The cars you longed for in 1962

Classic Car Weekly (UK) - - The Way We Were -

As you’ll see from our main pic­ture, the na­tion’s mo­torists had a big­ger choice than ever from a range of in­no­va­tive Bri­tish cars in 1962.

Two great mod­els in­tro­duced that year had ob­vi­ously not hit Hull yet, but would soon be seen ev­ery­where. The Ford Cortina had just made its de­but and we also saw the launch of the MGB. These are not two cars you’d read­ily com­pare but both were up-to-the-minute with their mono­coque body­work, and each re­lied on tried-and-tested run­ning units – not nec­es­sar­ily bad thing. Both were also good all­rounders in their mar­kets, prov­ing com­pe­tent, if not bril­liant, at ev­ery­thing.

BMC boasted 46% of the home mar­ket and sales were in­creas­ing in many Euro­pean coun­tries. Rather iron­i­cally, con­sid­er­ing re­cent devel­op­ments, BMC chair­man Ge­orge Har­ri­man backed the cam­paign for Bri­tain to join the Com­mon Mar­ket, an ap­proach ve­toed by French pres­i­dent Charles de Gaulle, with a firm ‘Non’, the fol­low­ing year.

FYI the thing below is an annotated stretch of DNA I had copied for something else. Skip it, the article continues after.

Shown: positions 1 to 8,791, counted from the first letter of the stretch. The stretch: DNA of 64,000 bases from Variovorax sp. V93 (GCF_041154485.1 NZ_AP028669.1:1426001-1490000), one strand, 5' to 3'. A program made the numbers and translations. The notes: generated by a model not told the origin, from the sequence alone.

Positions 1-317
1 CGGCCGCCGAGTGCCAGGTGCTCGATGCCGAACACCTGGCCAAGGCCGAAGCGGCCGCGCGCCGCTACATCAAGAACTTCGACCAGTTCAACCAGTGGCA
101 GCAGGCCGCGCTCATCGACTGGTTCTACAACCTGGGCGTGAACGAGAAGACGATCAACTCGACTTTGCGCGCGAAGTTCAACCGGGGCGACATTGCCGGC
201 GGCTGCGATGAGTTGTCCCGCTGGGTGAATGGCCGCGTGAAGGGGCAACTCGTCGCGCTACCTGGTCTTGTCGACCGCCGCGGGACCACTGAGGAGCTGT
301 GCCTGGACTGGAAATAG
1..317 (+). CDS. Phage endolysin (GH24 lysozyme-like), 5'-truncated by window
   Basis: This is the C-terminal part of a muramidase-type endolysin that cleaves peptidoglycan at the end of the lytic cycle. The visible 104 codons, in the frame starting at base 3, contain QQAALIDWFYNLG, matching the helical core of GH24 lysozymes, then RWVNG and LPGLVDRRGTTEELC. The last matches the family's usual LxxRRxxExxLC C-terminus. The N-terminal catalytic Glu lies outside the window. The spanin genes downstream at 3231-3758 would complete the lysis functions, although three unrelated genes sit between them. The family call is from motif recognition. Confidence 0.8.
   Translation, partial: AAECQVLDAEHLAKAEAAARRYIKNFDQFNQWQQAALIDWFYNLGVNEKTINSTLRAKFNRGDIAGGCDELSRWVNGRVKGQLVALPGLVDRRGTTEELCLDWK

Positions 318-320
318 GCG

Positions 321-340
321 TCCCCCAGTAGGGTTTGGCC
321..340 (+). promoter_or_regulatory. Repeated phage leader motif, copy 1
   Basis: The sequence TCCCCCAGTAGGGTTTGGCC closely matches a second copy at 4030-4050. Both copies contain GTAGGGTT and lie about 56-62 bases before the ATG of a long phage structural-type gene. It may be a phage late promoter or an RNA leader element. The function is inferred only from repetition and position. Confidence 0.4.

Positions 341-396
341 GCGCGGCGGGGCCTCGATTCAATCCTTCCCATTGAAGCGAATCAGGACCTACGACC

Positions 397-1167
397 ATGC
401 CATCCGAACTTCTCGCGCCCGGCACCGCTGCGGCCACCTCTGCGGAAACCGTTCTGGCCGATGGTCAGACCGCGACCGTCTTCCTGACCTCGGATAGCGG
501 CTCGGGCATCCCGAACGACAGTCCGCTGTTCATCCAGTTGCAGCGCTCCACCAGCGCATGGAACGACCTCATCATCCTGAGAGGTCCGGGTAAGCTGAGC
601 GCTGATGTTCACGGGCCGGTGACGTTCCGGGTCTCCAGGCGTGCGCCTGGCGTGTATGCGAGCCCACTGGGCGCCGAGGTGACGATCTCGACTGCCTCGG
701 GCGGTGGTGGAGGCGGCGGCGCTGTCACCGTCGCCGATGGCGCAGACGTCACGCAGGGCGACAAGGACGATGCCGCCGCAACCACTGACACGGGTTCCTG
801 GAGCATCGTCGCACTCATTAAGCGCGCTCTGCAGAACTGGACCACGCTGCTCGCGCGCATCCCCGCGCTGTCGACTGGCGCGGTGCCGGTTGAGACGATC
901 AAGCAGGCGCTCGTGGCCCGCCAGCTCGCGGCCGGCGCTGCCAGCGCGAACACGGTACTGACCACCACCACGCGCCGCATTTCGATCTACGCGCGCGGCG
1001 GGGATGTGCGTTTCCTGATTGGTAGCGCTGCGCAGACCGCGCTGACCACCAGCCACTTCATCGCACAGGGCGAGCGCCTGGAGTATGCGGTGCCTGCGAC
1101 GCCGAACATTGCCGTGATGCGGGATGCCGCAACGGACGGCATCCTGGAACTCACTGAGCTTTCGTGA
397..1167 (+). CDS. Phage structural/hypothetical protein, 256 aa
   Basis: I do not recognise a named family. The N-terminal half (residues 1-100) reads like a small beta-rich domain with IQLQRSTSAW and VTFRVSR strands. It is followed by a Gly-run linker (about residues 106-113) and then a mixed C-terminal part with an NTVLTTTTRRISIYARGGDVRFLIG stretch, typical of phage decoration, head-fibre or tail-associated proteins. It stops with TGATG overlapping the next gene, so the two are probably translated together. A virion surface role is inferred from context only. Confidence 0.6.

BMC did of course launch its most suc­cess­ful (far more so than the Mini in com­mer­cial terms) and pos­si­bly best model ever in 1962, the ini­tially Mor­ris­badged 1100. Apart from its awe­some capacity to rust, here was a true world beater.

You would have paid £590 in­clud­ing taxes for the Mor­ris, though for £720, one could opt for the re­li­able, spa­cious and ut­terly con­ven­tional Austin A60. Sev­eral of our car park in­hab­i­tants are Vaux­hall’s pretty and re­li­able FB Vic­tor, in­tro­duced in 1961, or Rootes could se­duce you with a range of sturdy and charm­ing sa­loons, from a Hill­man Su­per Minx

to a sporty Scep­tre (£743 and £920 re­spec­tively). The choice was yours, or maybe you could stagger through a fi­nal winter in your Mor­ris 10 and save up hard for a Rover or Tri­umph 2000 in 1963. And a Hill­man Imp for the wife, of course.

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